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According to Techopedia, an MVP (minimum viable product) is “a development technique in which a new product or website is developed with sufficient features to satisfy early adopters. The final, complete set of features is only designed and developed after considering feedback from the product’s initial users.”
In other words, an MVP contains 80% of the app’s value with only 20% of the features. It is an initial version of an app that will provide users with what is necessary to perform the primary functions of the app but without the functionality it is likely to acquire later. Many of those later functions will be determined by feedback from the users that the app is intended for.
Questions about MVPs in this article include the following:
What features are usually included in an MVP?
An MPV will have the basic content that is required for a user to navigate through the app including these essential features:
- The ability to gather user data.
- Login/Authentication features.
- Features that enable the users to actually engage with its key functions.
- Revenue generation/checkout capability (when needed).
What is not usually included in an MVP?
Non-essential or expensive content is generally not included in the MVP but will be added later based on demand and the feedback of the app’s users. This can include any of the following:
- Scale support, which consists of different methods of support, determined on the type of support and how in-depth the support is that one needs.
- Value proposition, which, according to Investopedia, is “the value a company promises to deliver to customers should they choose to buy their product.” This tends to be left out because, during the MVP stage of an app, the final value of the app to its users is to be determined.
- Differentors, which are features that set you apart or make you unique from your competition.
- Customized User Flows, that allow users to personalize their app experience but are not necessary for the primary functionality of the app.
- Social integrations, which allow users to interact with you or with each other.
If any of these features are essential for the primary use of the app, they would be included in the MVP. What features are included in the MVP is determined by the unique needs and requirements of the product user who has envisioned the software. The product used also determines what features are necessary to have in the app right away.
What are the reasons to consider an MVP?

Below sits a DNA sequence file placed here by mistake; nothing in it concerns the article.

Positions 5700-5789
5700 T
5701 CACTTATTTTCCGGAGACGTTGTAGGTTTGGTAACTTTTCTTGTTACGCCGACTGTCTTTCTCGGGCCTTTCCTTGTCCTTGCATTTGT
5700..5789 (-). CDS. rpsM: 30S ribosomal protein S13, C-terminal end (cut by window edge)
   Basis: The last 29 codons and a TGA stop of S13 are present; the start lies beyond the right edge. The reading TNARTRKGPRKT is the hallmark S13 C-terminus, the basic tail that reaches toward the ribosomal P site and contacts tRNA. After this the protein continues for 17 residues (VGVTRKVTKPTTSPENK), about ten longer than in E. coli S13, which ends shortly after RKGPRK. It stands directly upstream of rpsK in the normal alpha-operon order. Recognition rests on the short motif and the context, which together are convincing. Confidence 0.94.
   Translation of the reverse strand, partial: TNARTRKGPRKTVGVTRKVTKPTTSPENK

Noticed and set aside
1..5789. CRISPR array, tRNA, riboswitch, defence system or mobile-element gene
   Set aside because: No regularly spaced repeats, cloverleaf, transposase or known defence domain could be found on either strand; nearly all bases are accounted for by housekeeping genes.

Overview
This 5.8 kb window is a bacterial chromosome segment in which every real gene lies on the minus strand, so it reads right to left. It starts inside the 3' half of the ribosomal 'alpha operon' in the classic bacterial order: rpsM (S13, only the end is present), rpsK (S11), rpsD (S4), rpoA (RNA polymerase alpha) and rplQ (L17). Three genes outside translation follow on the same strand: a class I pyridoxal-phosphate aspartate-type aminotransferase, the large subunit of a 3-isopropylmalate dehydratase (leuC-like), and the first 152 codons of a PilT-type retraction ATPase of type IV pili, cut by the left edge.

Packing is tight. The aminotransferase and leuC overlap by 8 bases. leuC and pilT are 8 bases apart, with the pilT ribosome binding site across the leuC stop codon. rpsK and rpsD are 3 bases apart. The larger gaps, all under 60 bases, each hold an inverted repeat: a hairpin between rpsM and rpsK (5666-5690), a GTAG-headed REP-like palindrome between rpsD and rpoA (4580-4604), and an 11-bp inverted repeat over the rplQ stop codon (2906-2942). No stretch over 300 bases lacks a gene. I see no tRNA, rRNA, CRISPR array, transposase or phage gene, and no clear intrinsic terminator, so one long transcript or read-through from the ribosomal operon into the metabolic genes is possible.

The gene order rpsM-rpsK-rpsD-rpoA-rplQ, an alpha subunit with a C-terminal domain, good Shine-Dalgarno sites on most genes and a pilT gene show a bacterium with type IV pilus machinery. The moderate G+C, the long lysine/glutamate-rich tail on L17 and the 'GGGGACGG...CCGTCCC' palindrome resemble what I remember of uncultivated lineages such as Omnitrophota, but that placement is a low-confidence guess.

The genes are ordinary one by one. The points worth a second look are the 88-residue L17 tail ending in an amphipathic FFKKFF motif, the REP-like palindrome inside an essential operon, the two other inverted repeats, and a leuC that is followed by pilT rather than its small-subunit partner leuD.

There are many reasons to consider launching an app as an MVP. An MVP usually allows a product owner to release the app to the market as quickly as possible while also keeping the cost down. As an MVP, the app stays in a form that can easily be changed. An MVP also allows a product owner to gather user information, to conduct tests with real users before committing to the application’s full development, and to receive feedback from the app’s target market to see what resonates with them. From there, the product owner can see what changes and functionality the users would like to see as the app is further developed.
How do I prepare an MVP?
There are several steps that you can take that will help you create an MVP for your app:
- Create a list of features that you want your app to have.
- Put those features in order from most important to least important.
- Determine which features your app absolutely needs. That would be your MVP.
Can an app that starts as an MVP become successful?
Absolutely! Many well-known or popular apps started as MVPs. If you choose to start your app with one, you’ll be in good company. Apps that started as MVPs include the following:
- Facebook. Mark Zuckerburg initially designed it for his fellow classmates who attended Harvard University. He then expanded it to other universities while adding additional features, and it was eventually released to the public.
- Airbnb. The founders of Airbnb, Brian Chesky and Joe Gebbia, originally created Airbnb to rent out an air mattress in their loft in San Francisco for an upcoming conference. Now, people across the world use it to find and rent accommodations.
- Amazon. When Jeff Bezos started Amazon, it was designed for him to purchase books from distributors and then ship them to customers when he received orders. Now, Amazon sells products worldwide and many merchants use it to conveniently sell their products.
- Uber. Uber originally started as “Uber Cabs” and was created from the difficulty in locating taxis the traditional way. Now, anyone can become an Uber driver and many features are offered. Those features include tracking your drive and cost-estimating.
Do you have other questions that you need answered before going through with an app project? Take a look at our blog for answers to your questions. Particular blogs that may interest you include “What Are Problems that Occur When Developing an App?” and “How Much Does a Custom App Cost?” If you have any questions that have not yet been answered in one of our blogs, contact us, give us a call at (208) 344-1115, or leave a question on our Google Business page. We want to make sure that all of your questions are answered before you start designing your custom app so you get exactly what you’re searching for.